Well-Known Member
[ QUOTE ]
You gotta be pretty darn special to sit upfront (ie: pilot or intern)

[/ QUOTE ]

I was under the impression that neither was allowed up front post-9/11. Guess I had the wrong impression.
 

aloft

New Member
[ QUOTE ]
I was under the impression that neither was allowed up front post-9/11. Guess I had the wrong impression.


[/ QUOTE ]You're not too far off, ESF, jumpseating still has its limits. Doug can probably spell this out further (tho he might not for security reasons), but I've been under the impression that offline jumpseating is still limited to riding in the back. They have to be able to verify your employment to let you take the seat in the cockpit, which most carriers can only do with their own employees (or those of their regional partners). The only others that can jumpseat to my knowledge are company dispatchers (I *think*), company interns, FAA controllers riding for familiarization purposes and FAA inspectors for flight check purposes.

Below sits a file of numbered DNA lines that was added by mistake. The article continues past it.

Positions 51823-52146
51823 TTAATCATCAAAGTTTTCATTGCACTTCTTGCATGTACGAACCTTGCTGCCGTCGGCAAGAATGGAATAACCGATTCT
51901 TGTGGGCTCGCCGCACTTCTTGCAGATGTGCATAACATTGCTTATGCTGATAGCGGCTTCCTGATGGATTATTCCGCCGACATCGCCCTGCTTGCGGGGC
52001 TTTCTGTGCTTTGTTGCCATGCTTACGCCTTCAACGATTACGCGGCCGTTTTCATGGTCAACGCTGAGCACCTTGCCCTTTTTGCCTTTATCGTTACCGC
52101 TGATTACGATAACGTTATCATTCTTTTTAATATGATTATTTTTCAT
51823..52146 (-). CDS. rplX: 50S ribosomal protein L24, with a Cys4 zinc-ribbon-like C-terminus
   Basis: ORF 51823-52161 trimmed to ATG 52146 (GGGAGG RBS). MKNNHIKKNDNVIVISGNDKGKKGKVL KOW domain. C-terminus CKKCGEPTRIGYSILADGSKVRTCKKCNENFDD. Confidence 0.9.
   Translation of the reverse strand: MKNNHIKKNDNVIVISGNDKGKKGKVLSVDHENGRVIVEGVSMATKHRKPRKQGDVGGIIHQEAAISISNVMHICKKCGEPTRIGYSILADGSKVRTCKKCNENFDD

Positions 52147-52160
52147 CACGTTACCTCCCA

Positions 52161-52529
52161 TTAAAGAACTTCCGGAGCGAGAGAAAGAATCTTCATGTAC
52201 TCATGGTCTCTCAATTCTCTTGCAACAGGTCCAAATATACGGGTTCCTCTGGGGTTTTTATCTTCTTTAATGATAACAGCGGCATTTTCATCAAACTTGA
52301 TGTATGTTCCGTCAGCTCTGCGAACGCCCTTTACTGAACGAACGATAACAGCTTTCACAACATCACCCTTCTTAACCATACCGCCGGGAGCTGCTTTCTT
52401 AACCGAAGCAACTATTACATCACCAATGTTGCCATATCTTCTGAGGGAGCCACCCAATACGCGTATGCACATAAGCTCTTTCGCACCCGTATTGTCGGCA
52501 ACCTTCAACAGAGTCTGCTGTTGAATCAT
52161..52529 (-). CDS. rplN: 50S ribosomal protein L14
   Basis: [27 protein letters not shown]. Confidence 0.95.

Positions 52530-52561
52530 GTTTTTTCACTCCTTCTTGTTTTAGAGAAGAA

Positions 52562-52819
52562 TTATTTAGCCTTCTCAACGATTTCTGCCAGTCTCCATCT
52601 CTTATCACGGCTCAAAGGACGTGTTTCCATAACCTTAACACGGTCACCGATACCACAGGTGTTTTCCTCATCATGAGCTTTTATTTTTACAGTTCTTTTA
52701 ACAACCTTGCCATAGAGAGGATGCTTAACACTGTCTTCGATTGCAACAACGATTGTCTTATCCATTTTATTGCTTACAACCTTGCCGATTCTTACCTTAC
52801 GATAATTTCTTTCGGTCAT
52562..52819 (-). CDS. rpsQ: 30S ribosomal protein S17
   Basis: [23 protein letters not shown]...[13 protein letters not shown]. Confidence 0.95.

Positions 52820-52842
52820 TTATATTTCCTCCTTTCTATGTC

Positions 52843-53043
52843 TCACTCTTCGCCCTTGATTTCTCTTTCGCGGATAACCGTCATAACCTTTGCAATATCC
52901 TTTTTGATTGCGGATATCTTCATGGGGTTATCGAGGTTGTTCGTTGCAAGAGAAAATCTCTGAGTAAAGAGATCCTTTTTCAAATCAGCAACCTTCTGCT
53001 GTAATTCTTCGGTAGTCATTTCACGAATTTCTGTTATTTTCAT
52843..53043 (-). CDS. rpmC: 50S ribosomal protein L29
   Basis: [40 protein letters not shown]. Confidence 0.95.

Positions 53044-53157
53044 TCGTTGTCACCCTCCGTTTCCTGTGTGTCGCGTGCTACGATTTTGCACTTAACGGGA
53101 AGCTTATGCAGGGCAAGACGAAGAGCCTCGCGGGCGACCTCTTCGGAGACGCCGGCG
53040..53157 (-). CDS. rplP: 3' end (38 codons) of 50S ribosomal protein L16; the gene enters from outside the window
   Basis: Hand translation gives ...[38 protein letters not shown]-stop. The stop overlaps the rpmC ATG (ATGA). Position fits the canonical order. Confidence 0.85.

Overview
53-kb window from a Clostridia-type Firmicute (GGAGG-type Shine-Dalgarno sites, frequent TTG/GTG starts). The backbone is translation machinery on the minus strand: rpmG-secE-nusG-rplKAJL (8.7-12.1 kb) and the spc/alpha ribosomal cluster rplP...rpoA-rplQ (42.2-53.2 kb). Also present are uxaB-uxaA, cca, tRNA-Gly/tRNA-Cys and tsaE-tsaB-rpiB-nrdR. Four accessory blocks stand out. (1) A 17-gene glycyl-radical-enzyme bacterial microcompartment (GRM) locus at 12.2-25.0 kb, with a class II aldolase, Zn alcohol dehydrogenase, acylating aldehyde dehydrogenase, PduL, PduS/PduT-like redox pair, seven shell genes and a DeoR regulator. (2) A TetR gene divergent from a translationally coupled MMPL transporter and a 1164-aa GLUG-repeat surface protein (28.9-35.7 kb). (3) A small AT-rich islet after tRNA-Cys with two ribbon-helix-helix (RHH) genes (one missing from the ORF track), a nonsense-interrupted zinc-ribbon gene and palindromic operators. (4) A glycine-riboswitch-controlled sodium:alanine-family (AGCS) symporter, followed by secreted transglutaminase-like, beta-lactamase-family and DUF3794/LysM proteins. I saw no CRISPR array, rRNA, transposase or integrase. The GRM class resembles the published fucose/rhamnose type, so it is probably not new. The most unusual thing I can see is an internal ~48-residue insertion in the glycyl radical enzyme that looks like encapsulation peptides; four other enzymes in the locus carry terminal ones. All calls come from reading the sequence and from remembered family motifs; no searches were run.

Don't quote me on any of this, it's only a loose understanding on my part.
 

EatSleepFly

Well-Known Member
Cool. Thanks, aloft. You've definitely got a better understanding of it than me. I don't keep up with all that stuff very well.
 

FL270

New Member
Aloft's post is correct except that ATC fam rides have not been restored unless I'm mistaken. Spoke with a friend of mine who's a controller a couple months ago, and he said their fam rides lost post-9/11 still had not been restored.